We do believe that it’s important for companies to be sustainable — but it deeply matters to this community [Maryland] that these solutions improve student and teacher outcomes.
BALTIMORE, Md. (PRWEB) October 22, 2014
Over the last few years, the Greater Baltimore region has become an edtech hub to watch. The newly formed EdTech Maryland, a non-profit focused on driving innovation and excellence in education by solving real problems for real people, is coordinating and accelerating the growth of the edtech ecosystem across Maryland.
EdTech Maryland convenes stakeholders through formal and informal events, drives the Research Consortium developing short-cycle research on new tools and innovative practices, retains and attracts talent, supports educational organizations and provides policy advice related to edtech.
Taking the reins as executive director is Katrina Stevens, an edtech commentator and former educator who spent over 20 years in independent and public schools as a teacher and administrator, as well as working in higher education and consulting for a wide range of education companies and organizations through the Tuscany Group.
In her most recent role as EdSurge Summit Director, Stevens helped catalyze edtech in cities across the US by bringing together local educators and national edtech startups for 2-day events that foster true dialogue among stakeholders. Stevens’ work as global facilitator for Startup Education also allowed her to work with edtech communities around the world.
“Maryland, more than any other ecosystem I’ve seen, truly cares about the double bottom line,” says Stevens . “Yes, we do believe that it’s important for companies to be sustainable — but it deeply matters to this community that these solutions improve student and teacher outcomes. EdTech Maryland will identify effective solutions and help to scale them so that more students, educators and others benefit.”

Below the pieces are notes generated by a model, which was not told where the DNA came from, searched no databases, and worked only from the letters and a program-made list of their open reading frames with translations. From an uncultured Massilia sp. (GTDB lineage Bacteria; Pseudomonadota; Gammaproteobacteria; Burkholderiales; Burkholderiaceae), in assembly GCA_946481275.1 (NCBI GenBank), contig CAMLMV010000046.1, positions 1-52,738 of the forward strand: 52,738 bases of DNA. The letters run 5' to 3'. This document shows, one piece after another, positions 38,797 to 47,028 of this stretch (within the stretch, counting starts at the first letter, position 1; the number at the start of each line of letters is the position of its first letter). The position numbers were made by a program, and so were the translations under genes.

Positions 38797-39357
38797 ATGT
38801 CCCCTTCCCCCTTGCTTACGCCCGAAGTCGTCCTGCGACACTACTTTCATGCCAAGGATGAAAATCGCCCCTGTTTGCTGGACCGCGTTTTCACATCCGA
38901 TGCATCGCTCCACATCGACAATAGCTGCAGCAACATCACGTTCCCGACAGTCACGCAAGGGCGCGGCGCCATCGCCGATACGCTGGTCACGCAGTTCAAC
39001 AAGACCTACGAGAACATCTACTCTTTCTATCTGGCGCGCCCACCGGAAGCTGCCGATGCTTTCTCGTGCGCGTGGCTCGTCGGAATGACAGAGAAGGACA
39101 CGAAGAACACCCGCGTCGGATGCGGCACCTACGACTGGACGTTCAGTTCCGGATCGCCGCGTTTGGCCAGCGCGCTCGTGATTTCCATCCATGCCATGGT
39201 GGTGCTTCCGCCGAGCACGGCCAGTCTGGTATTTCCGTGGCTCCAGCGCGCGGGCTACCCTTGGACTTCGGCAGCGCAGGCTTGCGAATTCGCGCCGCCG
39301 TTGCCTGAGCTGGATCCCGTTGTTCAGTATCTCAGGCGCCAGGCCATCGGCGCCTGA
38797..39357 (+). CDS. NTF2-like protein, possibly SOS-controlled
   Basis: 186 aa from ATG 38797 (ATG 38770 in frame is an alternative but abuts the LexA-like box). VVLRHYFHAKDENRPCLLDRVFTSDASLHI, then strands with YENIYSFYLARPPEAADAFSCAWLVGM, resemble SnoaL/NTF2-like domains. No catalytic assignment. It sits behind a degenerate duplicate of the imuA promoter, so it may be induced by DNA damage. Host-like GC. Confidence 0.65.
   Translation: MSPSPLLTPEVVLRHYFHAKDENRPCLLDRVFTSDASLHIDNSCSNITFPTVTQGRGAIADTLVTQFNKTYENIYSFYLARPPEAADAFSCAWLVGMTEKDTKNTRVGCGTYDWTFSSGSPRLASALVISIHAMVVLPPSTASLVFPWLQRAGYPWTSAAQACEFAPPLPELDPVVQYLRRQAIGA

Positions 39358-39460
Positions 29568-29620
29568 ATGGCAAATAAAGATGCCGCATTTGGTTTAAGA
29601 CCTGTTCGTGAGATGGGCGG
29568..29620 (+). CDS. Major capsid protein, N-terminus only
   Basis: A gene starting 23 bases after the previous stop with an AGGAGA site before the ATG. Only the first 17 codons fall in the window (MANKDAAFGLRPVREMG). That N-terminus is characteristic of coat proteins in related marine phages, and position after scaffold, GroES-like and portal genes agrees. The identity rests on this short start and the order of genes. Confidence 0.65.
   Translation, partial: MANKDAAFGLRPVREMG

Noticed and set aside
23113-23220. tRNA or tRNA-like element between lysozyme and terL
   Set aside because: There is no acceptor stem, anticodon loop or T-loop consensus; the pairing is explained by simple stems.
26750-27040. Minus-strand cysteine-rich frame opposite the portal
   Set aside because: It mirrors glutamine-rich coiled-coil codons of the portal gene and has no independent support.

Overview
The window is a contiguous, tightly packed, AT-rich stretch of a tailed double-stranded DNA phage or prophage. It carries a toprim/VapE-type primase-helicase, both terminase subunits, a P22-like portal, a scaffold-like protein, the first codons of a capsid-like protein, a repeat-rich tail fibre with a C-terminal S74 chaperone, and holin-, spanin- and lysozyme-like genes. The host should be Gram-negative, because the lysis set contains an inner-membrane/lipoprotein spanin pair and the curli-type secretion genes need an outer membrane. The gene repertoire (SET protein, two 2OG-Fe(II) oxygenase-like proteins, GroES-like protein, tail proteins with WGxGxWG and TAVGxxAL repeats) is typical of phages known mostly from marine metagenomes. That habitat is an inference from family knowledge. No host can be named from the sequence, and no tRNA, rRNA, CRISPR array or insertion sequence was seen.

Joining Stevens on the executive board is a veritable who’s who of edtech in the Baltimore region: Frank Bonsal, director of entrepreneurship at Towson University and long-term edtech investor; John Cammack, former T. Rowe Price executive with significant angel investments in edtech; Phyllis Hillwig, co-founder and chief strategy officer at Words and Numbers; Andrew Coy, executive director of the Digital Harbor Foundation; and Vince Talbert, co-founder of Bill Me Later, chairman of the board of directors at Network for Good and edtech investor. Jennifer Meyer, chief operating officer at the Economic Alliance for Greater Baltimore, serves as the board chair.
“We’re still building our Board,” says Stevens. “It’s crucial that our Board represent the diverse students and communities we serve. We’re in conversations with superintendents, industry leaders, higher ed deans and key foundations.”
While EdTech Maryland is a newly formed legal non-profit entity, the Greater Baltimore EdTech Advisory Task Force has served as an ad hoc working group over the past year and a half. The Task Force launched successful events such as the Baltimore EdSurge Tech for Schools Summit at the Four Seasons last February -- an event that drew over 700 educators from across the region to explore edtech tools created by 35 participating edtech startups from around the country. The EdTech Maryland monthly happy hours have also drawn a lively crowd representative of the whole ecosystem.
The Greater Baltimore region has a rich history of supporting education and edtech companies. Maryland, for example, routinely ranks as one of the top states in the country for excellence in education. In addition to the stalwart edtech regional companies such as Laureate, Sylvan, Connections, Prometrics, StraighterLine, Learn It Systems, many promising new edtech startups are cropping up. Companies are even moving to Baltimore: two NYC-based companies, Citelighter and Three Ring, relocated to Baltimore recently and several other companies are considering making the move.
All inquiries should be directed to Katrina Stevens at email@example.com.